Books on Digital Diplomacy

Akrivopoulou, C. (2013). Digital Democracy and the Impact of Technology on Governance and Politics New Globalized Practices. Hershey, PA: Information Science Reference.

ABOUT: The evolution of modern technology has allowed digital democracy and e-governance to transform traditional ideas of political dialogue and accountability. This book brings together a detailed examination of the new ideas on electronic citizenship, electronic democracy, e-governance, and digital legitimacy. Combining theory with the study of law and of matters of public policy, this is an essential read for academic and legal scholars, researchers, and practitioners.

Chopra, S. (2014). The Big Connect: Politics in the Age of Social Media. Random House India.

ABOUT: Are digital means of communication better than traditional bhaashans and processions? Will a social media revolution coerce armchair opinion makers to head to poll booths? Twitter, Facebook, and LinkedIn are changing the way the denizens of the world, and more specifically youth of this country, communicate and connect. In this book, Shaili Chopra traces the advent of social media in India and how politics and lobbying have now shifted to the virtual floor. She argues that though a post, a pin, or a tweet may not translate into a vote, it can definitely influence it. With comparisons to the Obama campaign of 2008 and 2012 and analysis of the social media campaigns of political bigwigs like Narendra Modi, Rahul Gandhi, and Arvind Kejriwal—the book discusses the role of a digital community in Indian politics.

Costigan, S. S. (2012). Cyberspaces and Global Affairs. Burlington, VT: Ashgate.   

ABOUT: From the "Facebook" revolutions in the Arab world to the use of social networking in the aftermath of disasters in Japan and Haiti, to the spread of mobile telephony throughout the developing world, these developments are part of how information and communication technologies are altering global affairs. With the rise of the social media, scholars and practitioners of international affairs are adapting to this new information space across a wide scale of issue areas. In conflict resolution, dialogues and communication are taking the form of open social networks, while in the legal realm, where cyberspace is largely lawless space, states are stepping up policing efforts to combat online criminality and hackers are finding new ways around increasingly sophisticated censorship. The essays and topical cases in this book explore such issues as networks and networked thinking, information ownership, censorship, neutrality, cyberwars, humanitarian needs, terrorism, privacy and rebellion, giving a comprehensive overview of the core issues in the field, complemented by real world examples.

Kalathil, S., Arsène, S., Faris, D., Granger, S., Herlong, J., Hyman, G., et al. (2013). Diplomacy, Development, and Security in the Information Age. Washington, D.C.: Institute for the Study of Diplomacy.

ABOUT: This working paper series intends to illuminate this narrative by delving further into the trends in international affairs that have been accelerated or otherwise augmented by the information revolution. Because this task could easily prove unmanageable, the series will examine in particular two separate but linked phenomena enhanced by the information age: heightened transparency and increased volatility.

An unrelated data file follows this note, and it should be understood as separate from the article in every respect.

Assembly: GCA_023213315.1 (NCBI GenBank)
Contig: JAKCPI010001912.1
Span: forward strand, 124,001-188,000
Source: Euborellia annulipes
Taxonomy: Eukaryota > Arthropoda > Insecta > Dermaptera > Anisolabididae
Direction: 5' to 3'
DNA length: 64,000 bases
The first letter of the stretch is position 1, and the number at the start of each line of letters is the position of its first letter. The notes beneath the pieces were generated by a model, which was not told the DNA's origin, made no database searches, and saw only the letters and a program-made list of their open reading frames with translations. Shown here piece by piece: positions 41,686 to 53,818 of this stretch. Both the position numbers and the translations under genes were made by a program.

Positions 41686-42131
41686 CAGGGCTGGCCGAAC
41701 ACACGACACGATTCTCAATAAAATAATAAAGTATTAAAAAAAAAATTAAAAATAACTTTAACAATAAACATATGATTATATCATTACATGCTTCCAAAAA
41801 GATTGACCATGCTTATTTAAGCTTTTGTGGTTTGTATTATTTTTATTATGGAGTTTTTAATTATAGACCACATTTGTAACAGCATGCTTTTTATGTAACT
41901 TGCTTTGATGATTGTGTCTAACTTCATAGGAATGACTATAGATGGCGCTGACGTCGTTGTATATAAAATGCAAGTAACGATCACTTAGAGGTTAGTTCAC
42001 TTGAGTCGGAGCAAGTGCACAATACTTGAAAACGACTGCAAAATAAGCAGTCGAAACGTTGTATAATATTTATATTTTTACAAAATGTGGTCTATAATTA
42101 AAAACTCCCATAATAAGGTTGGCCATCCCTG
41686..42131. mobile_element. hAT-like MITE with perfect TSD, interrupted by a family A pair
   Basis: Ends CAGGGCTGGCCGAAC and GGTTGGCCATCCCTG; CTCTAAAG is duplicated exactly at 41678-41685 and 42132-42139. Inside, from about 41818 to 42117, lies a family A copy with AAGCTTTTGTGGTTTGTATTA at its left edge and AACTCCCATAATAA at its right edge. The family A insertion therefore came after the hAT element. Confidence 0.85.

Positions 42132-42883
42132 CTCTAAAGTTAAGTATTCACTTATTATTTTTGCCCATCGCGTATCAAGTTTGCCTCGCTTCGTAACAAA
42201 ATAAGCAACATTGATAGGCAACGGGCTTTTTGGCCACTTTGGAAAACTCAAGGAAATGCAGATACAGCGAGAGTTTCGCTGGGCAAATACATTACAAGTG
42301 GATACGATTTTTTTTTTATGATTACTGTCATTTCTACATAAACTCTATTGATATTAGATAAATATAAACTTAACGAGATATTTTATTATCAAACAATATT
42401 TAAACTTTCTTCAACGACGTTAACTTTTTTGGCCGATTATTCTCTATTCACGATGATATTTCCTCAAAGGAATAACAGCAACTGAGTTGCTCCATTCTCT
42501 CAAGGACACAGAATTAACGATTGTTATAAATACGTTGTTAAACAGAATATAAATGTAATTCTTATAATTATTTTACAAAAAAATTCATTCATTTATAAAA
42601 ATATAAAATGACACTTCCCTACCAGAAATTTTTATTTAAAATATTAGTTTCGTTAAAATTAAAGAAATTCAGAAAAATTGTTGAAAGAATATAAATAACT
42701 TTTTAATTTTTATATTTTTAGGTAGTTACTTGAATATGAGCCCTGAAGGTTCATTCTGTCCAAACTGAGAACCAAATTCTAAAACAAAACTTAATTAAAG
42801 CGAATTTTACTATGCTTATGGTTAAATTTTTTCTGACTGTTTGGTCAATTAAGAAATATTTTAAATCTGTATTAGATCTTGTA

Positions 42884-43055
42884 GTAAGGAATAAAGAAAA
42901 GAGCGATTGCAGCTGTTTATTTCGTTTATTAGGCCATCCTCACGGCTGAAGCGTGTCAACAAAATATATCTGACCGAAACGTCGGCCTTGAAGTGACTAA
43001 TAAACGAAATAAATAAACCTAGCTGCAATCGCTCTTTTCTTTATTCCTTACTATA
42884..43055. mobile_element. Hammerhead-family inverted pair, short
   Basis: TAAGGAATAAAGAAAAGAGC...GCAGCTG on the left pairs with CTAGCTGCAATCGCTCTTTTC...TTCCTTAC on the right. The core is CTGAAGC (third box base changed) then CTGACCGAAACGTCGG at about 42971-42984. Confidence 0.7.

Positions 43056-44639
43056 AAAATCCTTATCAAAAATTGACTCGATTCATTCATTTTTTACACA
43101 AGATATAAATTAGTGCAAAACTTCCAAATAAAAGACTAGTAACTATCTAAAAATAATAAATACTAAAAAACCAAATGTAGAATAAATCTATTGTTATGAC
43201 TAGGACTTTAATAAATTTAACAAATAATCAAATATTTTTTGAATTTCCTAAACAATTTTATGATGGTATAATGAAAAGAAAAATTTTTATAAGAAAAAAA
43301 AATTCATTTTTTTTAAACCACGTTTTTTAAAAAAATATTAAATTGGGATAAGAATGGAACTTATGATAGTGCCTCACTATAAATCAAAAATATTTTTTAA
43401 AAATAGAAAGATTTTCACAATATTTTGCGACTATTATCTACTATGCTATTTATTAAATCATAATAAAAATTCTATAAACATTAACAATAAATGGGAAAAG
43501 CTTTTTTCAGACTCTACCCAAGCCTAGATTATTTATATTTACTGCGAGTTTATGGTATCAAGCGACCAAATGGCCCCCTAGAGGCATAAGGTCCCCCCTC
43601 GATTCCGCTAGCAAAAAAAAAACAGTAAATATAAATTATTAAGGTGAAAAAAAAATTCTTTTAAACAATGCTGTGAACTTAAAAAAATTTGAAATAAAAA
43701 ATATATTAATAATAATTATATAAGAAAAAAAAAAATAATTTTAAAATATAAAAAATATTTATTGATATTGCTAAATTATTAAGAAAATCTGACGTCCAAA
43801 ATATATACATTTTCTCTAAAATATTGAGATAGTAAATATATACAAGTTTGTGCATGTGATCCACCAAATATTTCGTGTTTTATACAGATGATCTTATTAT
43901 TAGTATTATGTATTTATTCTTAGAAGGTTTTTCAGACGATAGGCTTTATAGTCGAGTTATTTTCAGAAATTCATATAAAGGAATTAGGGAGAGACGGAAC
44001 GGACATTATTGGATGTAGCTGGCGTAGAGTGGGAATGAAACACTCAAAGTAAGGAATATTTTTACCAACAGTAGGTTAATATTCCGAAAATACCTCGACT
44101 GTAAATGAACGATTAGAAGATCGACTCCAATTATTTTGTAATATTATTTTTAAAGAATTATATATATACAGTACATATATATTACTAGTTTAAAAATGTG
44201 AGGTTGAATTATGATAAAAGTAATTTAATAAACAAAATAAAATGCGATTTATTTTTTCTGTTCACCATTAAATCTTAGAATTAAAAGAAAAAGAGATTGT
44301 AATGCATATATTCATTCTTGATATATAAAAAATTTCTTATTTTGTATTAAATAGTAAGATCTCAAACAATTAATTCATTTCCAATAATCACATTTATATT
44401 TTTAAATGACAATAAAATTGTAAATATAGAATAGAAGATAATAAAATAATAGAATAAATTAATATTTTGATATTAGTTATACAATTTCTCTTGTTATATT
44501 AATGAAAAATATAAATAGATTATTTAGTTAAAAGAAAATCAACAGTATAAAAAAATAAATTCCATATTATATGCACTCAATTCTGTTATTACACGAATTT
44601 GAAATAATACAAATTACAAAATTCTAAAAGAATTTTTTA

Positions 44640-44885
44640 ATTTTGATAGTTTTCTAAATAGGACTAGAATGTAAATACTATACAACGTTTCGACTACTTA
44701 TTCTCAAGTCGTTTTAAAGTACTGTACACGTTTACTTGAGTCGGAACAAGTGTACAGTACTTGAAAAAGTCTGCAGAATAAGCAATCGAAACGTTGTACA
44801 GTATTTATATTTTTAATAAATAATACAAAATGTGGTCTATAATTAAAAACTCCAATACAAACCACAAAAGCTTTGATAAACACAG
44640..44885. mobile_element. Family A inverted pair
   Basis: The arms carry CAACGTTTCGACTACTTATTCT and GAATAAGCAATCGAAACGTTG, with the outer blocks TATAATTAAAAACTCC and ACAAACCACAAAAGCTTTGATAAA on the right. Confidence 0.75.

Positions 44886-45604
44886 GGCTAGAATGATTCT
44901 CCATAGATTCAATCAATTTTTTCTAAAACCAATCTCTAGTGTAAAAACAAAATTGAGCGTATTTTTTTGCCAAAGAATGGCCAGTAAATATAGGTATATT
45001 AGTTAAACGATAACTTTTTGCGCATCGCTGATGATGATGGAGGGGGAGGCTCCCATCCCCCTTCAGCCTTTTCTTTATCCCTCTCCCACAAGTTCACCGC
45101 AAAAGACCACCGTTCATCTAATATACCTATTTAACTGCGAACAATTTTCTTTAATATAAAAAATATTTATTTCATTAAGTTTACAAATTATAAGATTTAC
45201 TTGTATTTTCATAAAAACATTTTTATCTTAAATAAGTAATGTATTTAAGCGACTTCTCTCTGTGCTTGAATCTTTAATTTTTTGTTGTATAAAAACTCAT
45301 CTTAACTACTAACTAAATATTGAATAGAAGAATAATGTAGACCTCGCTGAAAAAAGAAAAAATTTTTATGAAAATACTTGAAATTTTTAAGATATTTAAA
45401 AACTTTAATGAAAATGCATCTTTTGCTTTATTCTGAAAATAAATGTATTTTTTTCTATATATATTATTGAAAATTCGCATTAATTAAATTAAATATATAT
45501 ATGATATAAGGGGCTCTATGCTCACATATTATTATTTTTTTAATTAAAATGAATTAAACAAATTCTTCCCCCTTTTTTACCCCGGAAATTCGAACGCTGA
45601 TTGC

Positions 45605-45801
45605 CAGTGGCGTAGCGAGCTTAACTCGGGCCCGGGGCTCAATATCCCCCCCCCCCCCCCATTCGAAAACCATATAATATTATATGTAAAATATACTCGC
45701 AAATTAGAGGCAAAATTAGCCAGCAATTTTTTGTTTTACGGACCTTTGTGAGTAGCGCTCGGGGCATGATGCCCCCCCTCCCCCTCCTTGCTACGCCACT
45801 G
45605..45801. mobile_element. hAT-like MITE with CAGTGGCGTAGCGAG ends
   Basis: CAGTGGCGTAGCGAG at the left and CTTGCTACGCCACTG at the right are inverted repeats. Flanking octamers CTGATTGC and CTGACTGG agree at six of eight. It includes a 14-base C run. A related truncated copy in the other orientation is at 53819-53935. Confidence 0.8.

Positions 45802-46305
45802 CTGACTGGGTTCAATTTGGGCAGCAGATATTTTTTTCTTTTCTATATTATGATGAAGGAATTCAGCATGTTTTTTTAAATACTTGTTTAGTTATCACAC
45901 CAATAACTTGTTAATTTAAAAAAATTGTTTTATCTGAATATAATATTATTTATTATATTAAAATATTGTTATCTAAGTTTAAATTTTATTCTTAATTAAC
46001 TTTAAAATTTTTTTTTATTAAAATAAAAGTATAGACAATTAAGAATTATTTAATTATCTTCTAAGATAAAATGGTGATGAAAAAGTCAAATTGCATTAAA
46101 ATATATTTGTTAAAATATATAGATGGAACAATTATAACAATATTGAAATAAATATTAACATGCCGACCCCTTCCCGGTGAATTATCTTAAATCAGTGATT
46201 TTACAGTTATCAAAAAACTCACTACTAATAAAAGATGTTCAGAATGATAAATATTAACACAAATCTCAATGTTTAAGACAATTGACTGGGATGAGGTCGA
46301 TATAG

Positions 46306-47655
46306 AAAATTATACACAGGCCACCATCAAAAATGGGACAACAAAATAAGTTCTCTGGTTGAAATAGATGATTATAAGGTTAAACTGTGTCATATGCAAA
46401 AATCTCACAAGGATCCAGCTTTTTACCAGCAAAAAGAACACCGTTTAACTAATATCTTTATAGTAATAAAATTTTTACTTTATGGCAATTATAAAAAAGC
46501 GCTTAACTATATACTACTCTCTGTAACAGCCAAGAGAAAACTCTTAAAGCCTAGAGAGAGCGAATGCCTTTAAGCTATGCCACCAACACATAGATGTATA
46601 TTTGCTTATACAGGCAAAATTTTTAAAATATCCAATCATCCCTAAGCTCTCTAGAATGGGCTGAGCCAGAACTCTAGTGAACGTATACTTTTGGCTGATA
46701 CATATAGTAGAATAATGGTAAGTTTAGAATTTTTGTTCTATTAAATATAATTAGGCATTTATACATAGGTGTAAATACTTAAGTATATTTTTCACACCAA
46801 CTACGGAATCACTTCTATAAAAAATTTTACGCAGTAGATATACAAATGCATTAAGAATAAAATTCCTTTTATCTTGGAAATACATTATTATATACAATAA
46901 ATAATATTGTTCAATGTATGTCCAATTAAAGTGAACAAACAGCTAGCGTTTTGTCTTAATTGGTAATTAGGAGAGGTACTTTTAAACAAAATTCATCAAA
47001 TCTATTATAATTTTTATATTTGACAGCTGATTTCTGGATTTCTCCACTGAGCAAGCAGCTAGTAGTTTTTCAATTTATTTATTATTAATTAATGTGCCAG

Seib, P. (2012). Real-time Diplomacy: Politics and Power in the Social Media Era. New York: Palgrave Macmillan.

ABOUT: In light of the events of 2011, this book examines how diplomacy has evolved as media have gradually reduced the time available to policy makers. It analyzes the workings of real-time diplomacy and the opportunities for media-centered diplomacy programs that bypass governments and directly engage foreign citizens.

Stein, J. G. (2011). Diplomacy in the Digital Age: Essays in Honour of Ambassador Allan Gotlieb. J. G. Stein, & C. Robertson (Eds.). Random House LLC.

ABOUT: Inspired by Allan Gotlieb's capacity to reshape diplomacy for the times, the contributors to this volume grapple with the challenges of a digital age where information is everywhere and confidentiality is almost nowhere. With an introductory essay by renowned political scholar, writer, and commentator, Janice Gross Stein, the work is divided into 4 sections: Diplomacy with the United States in the Era of Wikileaks; The Professional Diplomat on Facebook; Personal Diplomacy in the Age of Twitter; and Where is Headquarters? Contributors include professional diplomats, award-winning journalist Andrew Cohen, former Globe and Mail editor and author Ed Greenspon, and Allan Gotlieb's wife and partner in 'social diplomacy', Sondra Gotlieb.

Zaharna, R. S., Arsenault, A., & Fisher, A. (Eds.). (2013). Relational, Networked and Collaborative Approaches to Public Diplomacy: The Connective Mindshift. New York: Routledge.

ABOUT: Over the past decade, scholars, practitioners, and leading diplomats have forcefully argued for the need to move beyond one-way, mass-media-driven campaigns and develop more relational strategies. In the coming years, as the range of public diplomacy actors grows, the issues become more complexly intertwined, and the use of social media proliferates, the focus on relations will intensify along with the demands for more sophisticated strategies. These changes in the international arena call for a connective mindshift: a shift from information control and dominance to skilled relationship management. This book is an essential resource to students and practitioners interested on how to build relationships and transform them into more elaborate network structures through public communication. It will challenge you to push the boundaries of what you think are the mechanisms, benefits, and potential issues raised by a relational approach to public diplomacy.

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